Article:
7 Reasons to Remember an Unborn Life

[Yesterday morning a man in our church requested a copy of a brief meditation I had given a few years ago at a memorial service for a stillborn child. He is currently ministering to a young woman grieving multiple children aborted before her recent conversion to Christ. I thought it might be useful to some of you as well. Only slight edits have been made to remove specific names.]

Some people may wonder why we decided to have a memorial service for an unborn child. Let me give you seven reasons:

  1. First, the obvious reason is to minister comfort and compassion to the parents, siblings, and extended family. Second Corinthians 1:3-4 says, Blessed be the God and Father of our Lord Jesus Christ, the Father of mercies and God of all comfort, who comforts us in all our affliction so that we will be able to comfort those who are in any affliction with the comfort with which we ourselves are comforted by God. The church is a body composed of many interdependent parts. When one part hurts the whole body hurts. Therefore, this moment in time is divinely-appointed for each of us to be trained to become a more effective “minister of comfort.” By nature we are not compassionate and, therefore, God has given us this opportunity to grow in this grace.
  2. Second, there are perhaps many of you here today whose past contains the grief of miscarriage or stillbirth. My prayer is that the Holy Spirit will use this memorial service to minister to you in profound and perhaps unexpected ways. Sometimes people carry, for far too long, tears that have never been shed or feelings of blame that they were somehow responsible for their unborn child’s death. I trust our compassionate God to minister to your heart today. The Lord is near to the brokenhearted (Ps 34:18).
  3. Third, there are some of you whose pre-Christian past includes the sin of abortion. I know that if you could go back and undo that part of your past you would do so in a heartbeat, but you cannot. As your mind is directed to unborn life today, my prayer is that God will minister the fullness of His grace to your heart. God’s truth wounds us in order that it may heal us. My prayer is that you will experience true healing by reflecting on the fullness of the forgiveness that belongs to you in Jesus. To Him who loves us and released us from our sins by His blood…to Him be the glory and the dominion forever and ever. Amen (Rev 1:5-6).
  4. Fourth, we need to be reminded that because we are made in the image of God human life has amazing value—both born and unborn. It should be fairly obvious to all that we live in a culture of death in which the sanctity of human life is continually diminished. Abortion destroys the lives of millions of babies each year just in the U.S. alone. Euthanasia grows more and more common as the value of the elderly, as well as the disabled, is minimized. And in the quest for “the perfect child” or the building of “a superior race,” the science of genetics has given man increasing power to toy with the physical make-up of human beings or eliminate those who may be “more trouble than they are worth” from a godless perspective. Therefore, it is good and necessary for us to recognize the inestimable value of human life that results from the image of God being stamped upon us in creation (Gen 1:26-27; 9:6).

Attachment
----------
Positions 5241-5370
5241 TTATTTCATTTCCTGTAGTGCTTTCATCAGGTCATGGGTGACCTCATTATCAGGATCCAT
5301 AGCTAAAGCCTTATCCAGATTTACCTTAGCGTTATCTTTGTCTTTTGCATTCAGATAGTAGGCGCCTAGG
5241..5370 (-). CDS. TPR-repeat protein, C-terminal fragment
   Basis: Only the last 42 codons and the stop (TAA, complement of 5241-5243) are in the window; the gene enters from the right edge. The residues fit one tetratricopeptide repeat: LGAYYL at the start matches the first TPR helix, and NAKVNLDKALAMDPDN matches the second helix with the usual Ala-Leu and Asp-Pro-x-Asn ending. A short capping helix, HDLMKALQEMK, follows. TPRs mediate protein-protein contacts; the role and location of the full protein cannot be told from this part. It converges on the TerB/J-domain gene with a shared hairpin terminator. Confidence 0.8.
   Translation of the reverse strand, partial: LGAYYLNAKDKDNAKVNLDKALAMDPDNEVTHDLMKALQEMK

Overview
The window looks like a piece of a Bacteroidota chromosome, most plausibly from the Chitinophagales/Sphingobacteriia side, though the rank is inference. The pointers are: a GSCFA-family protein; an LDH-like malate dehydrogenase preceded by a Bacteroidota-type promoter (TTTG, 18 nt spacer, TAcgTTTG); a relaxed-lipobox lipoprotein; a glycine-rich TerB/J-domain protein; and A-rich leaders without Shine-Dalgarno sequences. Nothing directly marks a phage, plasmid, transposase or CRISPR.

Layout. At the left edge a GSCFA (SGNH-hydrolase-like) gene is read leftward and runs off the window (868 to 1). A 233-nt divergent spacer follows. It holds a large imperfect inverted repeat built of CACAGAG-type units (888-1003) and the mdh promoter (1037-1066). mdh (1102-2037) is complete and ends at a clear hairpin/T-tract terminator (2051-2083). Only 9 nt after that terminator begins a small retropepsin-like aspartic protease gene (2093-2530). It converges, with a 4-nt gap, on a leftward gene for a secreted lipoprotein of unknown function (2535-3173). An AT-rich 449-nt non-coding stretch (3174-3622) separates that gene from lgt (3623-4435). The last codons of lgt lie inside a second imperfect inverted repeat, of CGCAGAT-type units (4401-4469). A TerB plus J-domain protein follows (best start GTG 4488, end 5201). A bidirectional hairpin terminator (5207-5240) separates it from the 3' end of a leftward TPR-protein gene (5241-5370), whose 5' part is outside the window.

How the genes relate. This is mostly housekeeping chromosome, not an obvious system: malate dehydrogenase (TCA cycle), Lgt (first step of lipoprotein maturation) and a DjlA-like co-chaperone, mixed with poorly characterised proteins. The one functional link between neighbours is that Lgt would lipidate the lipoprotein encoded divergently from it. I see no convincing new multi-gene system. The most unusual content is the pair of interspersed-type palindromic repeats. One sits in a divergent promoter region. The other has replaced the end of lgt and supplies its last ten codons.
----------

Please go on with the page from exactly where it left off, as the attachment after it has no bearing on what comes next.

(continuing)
5. Fifth, we must renew our minds concerning the value of children from God’s point of view. I have searched the Scriptures in vain to find a single negative comment concerning the receiving of children from God. Though strong words are directed at worldly, rebellious children and their parents, Scripture never considers children as an unnecessary burden, inconvenience, or distraction from a “more fulfilling career.” Instead, children are always viewed as gifts from God (Ps. 127:3), divine image-bearers. Thus Psalm 127 depicts the man whose quiver is filled with children as being blessed, and Psalm 128 depicts that same man as doubly-blessed if he exercises great care and faith in the raising of his children to walk in the fear of the Lord (Ps 128:3).
  6. Sixth, this memorial service is a means whereby we may express our belief in the sovereignty of God and have our faith strengthened. None of us knows why God chooses to take some children to be with Him before they are born. But we know that God is both sovereign and good and, for the believer in Christ, He works all things together for our good and for His glory (Ps 103:19; Rom 8:28).
  7. Seventh, the death of an unborn child, like all deaths, steers our spiritual eyes away from the uncertainty of this earthly life toward the eternal glory that awaits those who repent of their sins and turn to Jesus Christ by faith. For I consider that the sufferings of this present time are not worthy to be compared with the glory that is to be revealed to us (Rom 8:18).

May the Holy Spirit sent from heaven minister to all of us today as we consider these truths.

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